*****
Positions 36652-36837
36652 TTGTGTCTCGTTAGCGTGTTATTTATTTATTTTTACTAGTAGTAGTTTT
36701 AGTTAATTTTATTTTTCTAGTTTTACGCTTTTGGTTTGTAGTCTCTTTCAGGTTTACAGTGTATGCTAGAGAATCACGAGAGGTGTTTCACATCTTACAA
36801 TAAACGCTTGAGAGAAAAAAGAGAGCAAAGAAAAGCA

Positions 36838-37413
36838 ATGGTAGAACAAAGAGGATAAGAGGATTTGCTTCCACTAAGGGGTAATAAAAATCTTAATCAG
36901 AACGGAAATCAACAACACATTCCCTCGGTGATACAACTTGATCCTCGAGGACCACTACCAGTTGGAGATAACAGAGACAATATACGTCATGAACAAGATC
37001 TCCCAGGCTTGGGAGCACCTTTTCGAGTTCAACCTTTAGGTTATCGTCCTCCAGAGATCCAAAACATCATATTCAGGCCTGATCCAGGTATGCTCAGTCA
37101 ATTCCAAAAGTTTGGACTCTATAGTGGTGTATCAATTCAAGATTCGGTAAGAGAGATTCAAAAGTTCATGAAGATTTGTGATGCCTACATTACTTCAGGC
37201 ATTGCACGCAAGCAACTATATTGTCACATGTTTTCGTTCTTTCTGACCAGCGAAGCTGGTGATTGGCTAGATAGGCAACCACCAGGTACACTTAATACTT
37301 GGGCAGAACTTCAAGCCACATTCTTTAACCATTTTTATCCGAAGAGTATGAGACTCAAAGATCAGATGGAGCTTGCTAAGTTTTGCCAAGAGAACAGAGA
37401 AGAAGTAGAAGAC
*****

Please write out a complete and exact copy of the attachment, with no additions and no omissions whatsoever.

Positions 36652-36837
36652 TTGTGTCTCGTTAGCGTGTTATTTATTTATTTTTACTAGTAGTAGTTTT
36701 AGTTAATTTTATTTTTCTAGTTTTACGCTTTTGGTTTGTAGTCTCTTTCAGGTTTACAGTGTATGCTAGAGAATCACGAGAGGTGTTTCACATCTTACAA
36801 TAAACGCTTGAGAGAAAAAAGAGAGCAAAGAAAAGCA

Positions 36838-37413
36838 ATGGTAGAACAAAGAGGATAAGAGGATTTGCTTCCACTAAGGGGTAATAAAAATCTTAATCAG
36901 AACGGAAATCAACAACACATTCCCTCGGTGATACAACTTGATCCTCGAGGACCACTACCAGTTGGAGATAACAGAGACAATATACGTCATGAACAAGATC
37001 TCCCAGGCTTGGGAGCACCTTTTCGAGTTCAACCTTTAGGTTATCGTCCTCCAGAGATCCAAAACATCATATTCAGGCCTGATCCAGGTATGCTCAGTCA
37101 ATTCCAAAAGTTTGGACTCTATAGTGGTGTATCAATTCAAGATTCGGTAAGAGAGATTCAAAAGTTCATGAAGATTTGTGATGCCTACATTACTTCAGGC
37201 ATTGCACGCAAGCAACTATATTGTCACATGTTTTCGTTCTTTCTGACCAGCGAAGCTGGTGATTGGCTAGATAGGCAACCACCAGGTACACTTAATACTT
37301 GGGCAGAACTTCAAGCCACATTCTTTAACCATTTTTATCCGAAGAGTATGAGACTCAAAGATCAGATGGAGCTTGCTAAGTTTTGCCAAGAGAACAGAGA
37401 AGAAGTAGAAGAC